Key technologies for the European Space Agency's next-generation launcher (NGL) began testing this month as details emerged of the timetable for ESA's decision for a new rocket by 2025.
In 2011, ESA's members states could decide what should replace the EADS Astrium Ariane 5 and this month France's Vulcain X cryogenic propellant engine demonstrator's turbomachinery is being tested.
This follows a €20 million ($27.9 million) contract signed in June for the NGL's High Thrust Engine (HTE) demonstrator. The HTE demonstrator is for an NGL first-stage engine.
It forms part of ESA's Future Launcher Preparatory Programme (FLPP) that has developed rocket technology since it began in 2004.
Although more than two years of further development work will be done before the 2011 meeting, Flight International has learnt that member state consultations begin this September.
ESA's director of launchers, Antonio Fabrizi, set out the timetable for work leading to the 2011 meeting at the 3rd European conference for Aerospace Sciences (EUCASS), held in Paris from 6-9 July.
By December, ESA expects to have the NGL's launch service requirements set out and in February 2010, studies will begin for launcher selection.
Fabrizi said system studies would be important to enable decisions about the next family of European launchers. The current family has the Vega rocket, able to carry 1,500kg (3,300lb) into a 700km (434-mile) circular polar orbit and nothing to GTO; the Soyuz 2-1b (the more powerful of the two versions to be flown from French space agency CNES/ESA French Guiana spaceport), able to place 3,150kg in geostationary transfer orbit (GTO); and the Ariane 5 ECA, which achieves 10,000kg to GTO. Vega and the Soyuz 2-1b are expected to have their maiden flights from French Guiana in the latter half of 2010.
Fabrizi said the system studies would be followed by the first "future environment" market forecast, to be published in March next year.
A second forecast will be completed 12 months later. By December 2010, the agency plans to confirm its "reference scenario" for launchers.
Finally, the first draft of a strategic launchers plan is scheduled for March 2011, along with related programme proposals. The strategic launchers plan is likely to focus on expendable options.
Although FLPP originally included reusable vehicles, the 2008 ESA ministers meeting cut funding for further work from the preparatory programme. Fabrizi told the EUCASS delegates: "We will not have reusable launchers for another 40 years."
The known NGL candidates are all expendable. A joint industry paper given by French, German and Italian FLPP participants at the 2008 International Astronautical Congress in Glasgow, recommended a two-stage, all-liquid oxygen and hydrogen-fuelled rocket that uses two to six strap-on solid rocket boosters (SRBs) to increase its GTO payload capability from 3,000kg to 8,000kg.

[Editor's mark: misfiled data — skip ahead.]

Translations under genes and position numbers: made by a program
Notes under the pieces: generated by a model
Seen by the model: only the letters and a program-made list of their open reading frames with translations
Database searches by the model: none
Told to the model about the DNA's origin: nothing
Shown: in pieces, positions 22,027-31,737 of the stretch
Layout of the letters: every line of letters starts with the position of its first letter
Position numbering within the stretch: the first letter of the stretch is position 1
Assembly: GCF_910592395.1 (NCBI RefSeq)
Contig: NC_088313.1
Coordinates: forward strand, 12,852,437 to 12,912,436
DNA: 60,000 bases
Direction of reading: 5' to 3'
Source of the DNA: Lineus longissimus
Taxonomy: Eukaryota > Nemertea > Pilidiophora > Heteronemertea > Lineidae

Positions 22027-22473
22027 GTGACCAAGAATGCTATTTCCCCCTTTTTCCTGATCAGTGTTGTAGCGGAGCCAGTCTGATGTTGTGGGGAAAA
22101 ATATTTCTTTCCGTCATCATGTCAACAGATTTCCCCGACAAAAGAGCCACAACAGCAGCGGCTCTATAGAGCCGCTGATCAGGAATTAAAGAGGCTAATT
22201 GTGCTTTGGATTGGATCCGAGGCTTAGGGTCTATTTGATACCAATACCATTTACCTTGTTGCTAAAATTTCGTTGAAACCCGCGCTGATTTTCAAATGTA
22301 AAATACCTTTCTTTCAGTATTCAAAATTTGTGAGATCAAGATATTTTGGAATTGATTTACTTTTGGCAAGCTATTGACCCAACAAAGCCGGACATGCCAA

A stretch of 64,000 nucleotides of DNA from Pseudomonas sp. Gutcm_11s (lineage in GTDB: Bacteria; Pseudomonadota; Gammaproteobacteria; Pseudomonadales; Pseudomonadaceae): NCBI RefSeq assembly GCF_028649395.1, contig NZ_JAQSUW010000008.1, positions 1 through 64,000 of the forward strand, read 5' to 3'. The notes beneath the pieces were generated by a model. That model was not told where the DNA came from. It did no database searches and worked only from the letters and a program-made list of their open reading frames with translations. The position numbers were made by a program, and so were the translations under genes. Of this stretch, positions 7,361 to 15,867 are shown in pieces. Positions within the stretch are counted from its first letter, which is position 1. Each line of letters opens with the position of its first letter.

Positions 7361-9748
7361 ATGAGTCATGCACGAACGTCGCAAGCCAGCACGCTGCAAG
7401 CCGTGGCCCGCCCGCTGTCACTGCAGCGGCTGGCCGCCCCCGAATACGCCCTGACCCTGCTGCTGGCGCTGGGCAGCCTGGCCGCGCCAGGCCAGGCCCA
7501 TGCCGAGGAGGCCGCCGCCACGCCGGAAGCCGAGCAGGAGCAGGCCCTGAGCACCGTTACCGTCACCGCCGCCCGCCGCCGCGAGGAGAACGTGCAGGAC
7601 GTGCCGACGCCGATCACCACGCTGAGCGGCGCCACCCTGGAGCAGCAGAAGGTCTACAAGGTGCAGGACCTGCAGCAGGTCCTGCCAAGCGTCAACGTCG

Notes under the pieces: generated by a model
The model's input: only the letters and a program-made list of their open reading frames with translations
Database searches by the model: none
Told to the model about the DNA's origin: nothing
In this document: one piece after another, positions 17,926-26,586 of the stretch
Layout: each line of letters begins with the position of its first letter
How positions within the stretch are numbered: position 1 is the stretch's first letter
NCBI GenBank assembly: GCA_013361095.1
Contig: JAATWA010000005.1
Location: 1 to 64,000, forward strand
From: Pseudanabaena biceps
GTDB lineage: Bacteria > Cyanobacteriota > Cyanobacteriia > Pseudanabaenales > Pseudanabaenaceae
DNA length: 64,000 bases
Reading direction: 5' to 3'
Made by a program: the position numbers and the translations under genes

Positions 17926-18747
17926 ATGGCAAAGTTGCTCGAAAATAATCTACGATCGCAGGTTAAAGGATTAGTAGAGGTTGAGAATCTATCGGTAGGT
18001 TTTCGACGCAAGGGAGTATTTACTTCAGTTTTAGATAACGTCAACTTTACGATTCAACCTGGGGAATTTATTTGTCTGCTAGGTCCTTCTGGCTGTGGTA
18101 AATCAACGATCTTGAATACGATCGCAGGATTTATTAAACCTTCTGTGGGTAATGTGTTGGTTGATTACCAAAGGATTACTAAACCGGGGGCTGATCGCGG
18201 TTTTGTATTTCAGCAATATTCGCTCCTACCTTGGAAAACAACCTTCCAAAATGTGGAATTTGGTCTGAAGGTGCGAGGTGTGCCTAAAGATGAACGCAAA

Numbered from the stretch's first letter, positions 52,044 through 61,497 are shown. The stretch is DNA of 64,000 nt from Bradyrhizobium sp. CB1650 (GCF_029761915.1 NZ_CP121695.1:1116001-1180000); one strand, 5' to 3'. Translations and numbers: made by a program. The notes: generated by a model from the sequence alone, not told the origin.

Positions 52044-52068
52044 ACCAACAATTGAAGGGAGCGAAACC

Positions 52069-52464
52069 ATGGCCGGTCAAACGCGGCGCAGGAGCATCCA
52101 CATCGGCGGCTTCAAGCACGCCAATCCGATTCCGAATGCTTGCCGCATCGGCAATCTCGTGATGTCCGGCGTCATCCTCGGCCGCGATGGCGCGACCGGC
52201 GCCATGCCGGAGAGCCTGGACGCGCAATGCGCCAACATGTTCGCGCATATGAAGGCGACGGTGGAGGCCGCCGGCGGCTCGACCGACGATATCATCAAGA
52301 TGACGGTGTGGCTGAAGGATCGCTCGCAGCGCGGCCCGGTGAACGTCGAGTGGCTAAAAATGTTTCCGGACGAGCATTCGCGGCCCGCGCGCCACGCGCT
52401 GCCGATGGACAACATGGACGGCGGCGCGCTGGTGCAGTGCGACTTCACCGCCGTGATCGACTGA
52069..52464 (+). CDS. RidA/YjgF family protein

And before EUCASS, parts of the French government - ESA's largest financial contributor - made public their joint proposal for an Ariane 6.
The French nuclear agency CEA, defence procurement agency DGA and CNES propose a rocket with an SRB-augmented GTO capability.
Above: These concepts were presented by CNES launcher director Michel Eymard at the 3rd European Conference for Aerospace Sciences
CNES launcher director Michel Eymard provided details at EUCASS. He showed a booster with a 3,000kg to 8,000kg GTO capability and higher reliability than Ariane 5, while being 40% cheaper to build and able to fly more often, with a shorter launch campaign and an ability to change mission in two weeks.
Speaking to Flight International at EUCASS, ESA sources said the logic behind Ariane 6 was a cheaper, more-often launched rocket that allowed spaceport fixed costs to be spread over more flights to reduce prices. The higher frequency of launches would meet commercial customers' preferences for having their own launch when they wanted it.
France's Ariane 6 proponents think those commercial payloads will not exceed 8,000kg, come 2025. But ESA's own Post-ECA programme expects payloads to get heavier in future.
This programme is developing the Ariane 5 Mid-Life Evolution, or ME, which uses the FLPP/Post-ECA upper-stage Vinci engine, to deliver 11,500kg to GTO.
More questions on future payload sizes and rockets will be raised in the much-delayed ESA study "Tomorrow's Bird", which aims to predict the likely payloads customers will want launched in the 2020s, when NGL will begin operating.
The study was originally due to be completed in 2007, but ESA has told Flight International that its contractor, EADS Astrium, has not finished it.
Whatever the final choice, at the Paris air show EADS Astrium chief executive Francois Auque sounded a cautious note, saying he does not expect an Ariane 5 replacement chosen in 2011 to be ready by NGL's notional in-service date of 2025.